and  cannot  know  what  these  unknown  physical  changes 
really  are,  he  cannot  logically  assert  whether  they  are 
or  are  not  essentially  similar  to  or  different  from  the 
"phenomena'^  of  consciousness.  If  w^e  do  not  know 
what  they  are,  w^hat  right  has  any  one  to  declare  that 
both  may  not  be  of  the  same  nature ;  or,  at  least,  do  so 
without  strong  circumstantial  evidence  in  favor  of  such 
a  conclusion  ?  But  no  attempt  has  ever  been  made 
through  indirect  evidence  to  establish  this  conclusion. 
On  the  contrary,  everything  points  the  other  way.  To 
assert  without  circumstantial  evidence  that  the  two 
classes  of  phenomena  are  essentially  different,  is  like 
maintaining  that  any  object  whatever,  as  this  pen  with 



which  these  lines  are  written,  has  no  resemblance  to 
any  other  object  lying  at  the  bottom  of  the  sea,  when 
we  have  no  idea  whatsoever  of  the  object  that  is  lying 
there,  or  any  knowledge  of  the  conditions  by  which  it 
came  and  remains  there.  Nor  can  I  reconcile  this  pas- 
sage with  his  approval  of  that  portion  of  Mr.  Spen- 
cer's argument  quoted  on  pages  446-448^  vol.  ii.,  of 
his  '^  Cosmic  Philosophy.'' 

It  is  absolutely  essential  that  we  should  bear  in  mind  at 
the  outset  that  the  physical  changes  which  go  along  with 
every  act  of  consciousness  are  in  reality  not  an  undula- 
tion or  a  motion,  but  an  unknown  X . 

This  oversight,  which  it  would  appear  to  be,  seems 
to  have  arisen  from  too  close  attention  having  been 
paid  to  the  third  proposition,  or  the  parallelism  and 
concomitance  of  the  phenomena.  That  the  two  classes 
of  facts  are  parallel  there  can  be  no  doubt;  that  they 
are  concomitant  there  can  be  no  doubt.  The  same 
thing  may  be  said  of  the  musical  note  and  the  vibra- 
tions of  the  tuning-fork.  They  are  parallel  and  con- 
comitant; but  concomitance  is  not  the  sole  relation. 
No  one  would  think  of  confusing  visual  vibrations 
with  a  musical  note;  the  contrast  between  them  is 
sharp  and  defined.  So  no  one  can  confuse  a  feeling  of 
pain  with  the  oscillation  of  a  molecule;  they  are  sharply 
contrasted  ;  but  it  may  be  shown  that  one  is  only  a 
mode  of  cognizing  the  other,  or  rather,  the  former  is 
the  actual  activity,  the  latter  the  mode  by  which  a  sec- 
ond person  becomes  conscious  of  its  existence.  "  Can 
we,  then,  think  of  the  subjective  and  objective  activi- 
ties as  the  same?"  asks  Mr.  Spencer.  Looking  at 
them  simply  as  activities,  and  not  as   phenomena,  I 


unhesitatingly  answer^  "  Yes,  we  can/^  ^'  Can  the 
oscillation  of  a  molecule/'  he  continues,  '^  be  repre- 
sented in  consciousness  side  by  side  with  a  psychical 
shock  and  the  two  be  recognized  as  one?  No  eifort 
enables  us  to  assimilate  them.  That  a  unit  of  feeling 
has  nothing  in  common  with  a  unit  of  motion  becomes 
more  than  ever  manifest  when  we  bring  the  two  into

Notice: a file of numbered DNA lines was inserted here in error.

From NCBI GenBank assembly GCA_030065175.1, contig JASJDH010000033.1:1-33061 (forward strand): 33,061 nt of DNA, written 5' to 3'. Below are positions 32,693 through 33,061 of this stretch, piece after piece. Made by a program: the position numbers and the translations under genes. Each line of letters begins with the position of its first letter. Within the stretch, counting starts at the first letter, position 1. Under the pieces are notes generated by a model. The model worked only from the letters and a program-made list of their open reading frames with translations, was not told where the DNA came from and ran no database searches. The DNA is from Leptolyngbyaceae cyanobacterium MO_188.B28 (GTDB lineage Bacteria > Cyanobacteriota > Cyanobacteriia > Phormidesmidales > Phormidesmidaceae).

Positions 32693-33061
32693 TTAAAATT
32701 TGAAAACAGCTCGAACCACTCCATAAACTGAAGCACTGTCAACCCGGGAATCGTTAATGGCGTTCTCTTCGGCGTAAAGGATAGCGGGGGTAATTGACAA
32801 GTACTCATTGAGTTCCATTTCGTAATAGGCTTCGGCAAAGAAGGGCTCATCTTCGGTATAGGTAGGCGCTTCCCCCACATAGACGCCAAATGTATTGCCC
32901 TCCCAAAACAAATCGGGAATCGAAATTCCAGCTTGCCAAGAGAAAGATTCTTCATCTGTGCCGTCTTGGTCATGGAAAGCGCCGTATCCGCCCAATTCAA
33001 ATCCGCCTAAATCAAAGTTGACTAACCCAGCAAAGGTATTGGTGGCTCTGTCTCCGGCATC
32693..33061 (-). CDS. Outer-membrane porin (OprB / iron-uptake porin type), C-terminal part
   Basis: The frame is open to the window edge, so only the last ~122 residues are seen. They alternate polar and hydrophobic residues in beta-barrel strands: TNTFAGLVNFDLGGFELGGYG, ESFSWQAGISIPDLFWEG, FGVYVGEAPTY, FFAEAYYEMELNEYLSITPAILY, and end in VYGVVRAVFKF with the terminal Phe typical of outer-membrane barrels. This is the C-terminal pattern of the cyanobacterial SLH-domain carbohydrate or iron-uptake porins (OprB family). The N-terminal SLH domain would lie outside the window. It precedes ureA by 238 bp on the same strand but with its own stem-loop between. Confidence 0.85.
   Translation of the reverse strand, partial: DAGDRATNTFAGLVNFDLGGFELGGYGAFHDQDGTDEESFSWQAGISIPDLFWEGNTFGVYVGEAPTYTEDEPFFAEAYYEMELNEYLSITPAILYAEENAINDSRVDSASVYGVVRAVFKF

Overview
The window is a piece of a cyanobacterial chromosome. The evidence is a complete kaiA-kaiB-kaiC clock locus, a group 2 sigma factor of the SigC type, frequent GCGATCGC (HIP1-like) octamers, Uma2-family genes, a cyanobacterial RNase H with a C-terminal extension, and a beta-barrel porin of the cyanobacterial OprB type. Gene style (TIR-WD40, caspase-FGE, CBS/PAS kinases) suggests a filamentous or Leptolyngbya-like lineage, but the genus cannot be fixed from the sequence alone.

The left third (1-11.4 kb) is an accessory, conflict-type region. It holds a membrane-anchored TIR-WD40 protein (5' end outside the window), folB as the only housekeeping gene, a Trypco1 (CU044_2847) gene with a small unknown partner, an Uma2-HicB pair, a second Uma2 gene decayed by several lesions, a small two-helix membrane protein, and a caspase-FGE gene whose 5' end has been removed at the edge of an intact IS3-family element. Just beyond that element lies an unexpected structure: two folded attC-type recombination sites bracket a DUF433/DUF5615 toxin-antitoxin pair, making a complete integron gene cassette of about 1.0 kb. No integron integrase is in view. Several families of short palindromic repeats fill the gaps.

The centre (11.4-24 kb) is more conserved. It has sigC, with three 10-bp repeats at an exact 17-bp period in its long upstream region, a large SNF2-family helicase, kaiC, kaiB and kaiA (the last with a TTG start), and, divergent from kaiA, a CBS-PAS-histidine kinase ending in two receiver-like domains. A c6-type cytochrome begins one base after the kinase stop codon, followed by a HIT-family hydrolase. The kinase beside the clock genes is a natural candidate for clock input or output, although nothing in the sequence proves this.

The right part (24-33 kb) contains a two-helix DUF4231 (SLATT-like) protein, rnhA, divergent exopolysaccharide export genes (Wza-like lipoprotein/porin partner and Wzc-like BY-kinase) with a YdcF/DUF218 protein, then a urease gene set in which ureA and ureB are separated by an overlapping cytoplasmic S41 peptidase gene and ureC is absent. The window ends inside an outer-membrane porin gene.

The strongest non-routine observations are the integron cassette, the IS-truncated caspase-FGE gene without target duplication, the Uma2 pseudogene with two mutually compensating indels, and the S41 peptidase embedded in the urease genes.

juxtaposition/^  Mr.  Spencer  has  here  misconceived 
the  nature  of  the  problem  he  is  investigating.  Such  a 
question  is  like  asking  is  a  stone  a  tree,  or  is  sound 

Whatever  view  he  held  regarding  the  likeness  or 
unlikeness  of  the  activities  called  feeling  to  the  activi- 
ties underlying  the  phenomena  called  a  table,  we  have 
no  reason  to  believe  they  are  unlike  those  activities 
underlying  the  phenomena  called  neural  undulations, 
however  different  they  may  be  made  to  appear  by 
artificial  means. 

If  this  reasoning  be  correct,  the  inference  is  justifi- 
able that  too  much  attention  has  hitherto  been  paid  to 
the  phenomena  themselves  and  too  little  to  the  activi- 
ties lying  behind  them.  It  must  not  be  inferred  from 
anything  that  has  been  said  in  these  pages  that  any  of 
the  writers  quoted  have  not  recognized  the  great  truths 
established  by  Berkeley  regarding  the  amount  that  is 
subjective  in  that  which  we  call  matter.  On  the  con- 
trary, in  the  pages  of  Fiske  and  Spencer  and  others 
they  are  reiterated  over  and  over  again.  But  having 
been  once  recognized,  they  are  straightway  overlooked 
on  being  put  into  application.  This  will  be  considered 
by  some  an  unwarranted  assertion,  but  I  believe  it  to 
be  borne  out  by  the  facts. 



We  shall  now  inquire  into  the  grounds  we  have  for 
the  suspicion  that  states  of  mind  and  neural  activities 
are  identical,  and  if  it  shall  be  found  that  the  evidence 
is  sufficiently  strong  to  turn  this  suspicion  into  a  con- 
viction, we  shall  proceed  to  an  investigation  into  the 
conditions  which  cause  them  to  appear  so  strongly 

The  method  which  we  shall  employ  will  be  the 
physiological  method,  as  being  the  one  most  conducive 
to  positive  results;  but  the  conclusions  arrived  at  will 
then  be  submitted  to  the  test  of  subjective  analysis; 
and  if  they  shall  stand  this  test  we  shall  consider  that 
our  theorem  has  been  established. 

There  are  two  propositions  the  acceptance  of  which 
is  absolutely  essential  for  any  discussion  of  the  problem 
on  which  we  are  engaged.  These  are :  first,  every  state 
of  consciousness  has  its  seat  in  the  brain  (or  at  least  in 
some  part  of  the  cerebro-spinal  system);  and,  second, 
every  such  state  is  accompanied,  as  has  been  so  frequently 
stated  above,  by  a  molecular  change  in  the  substance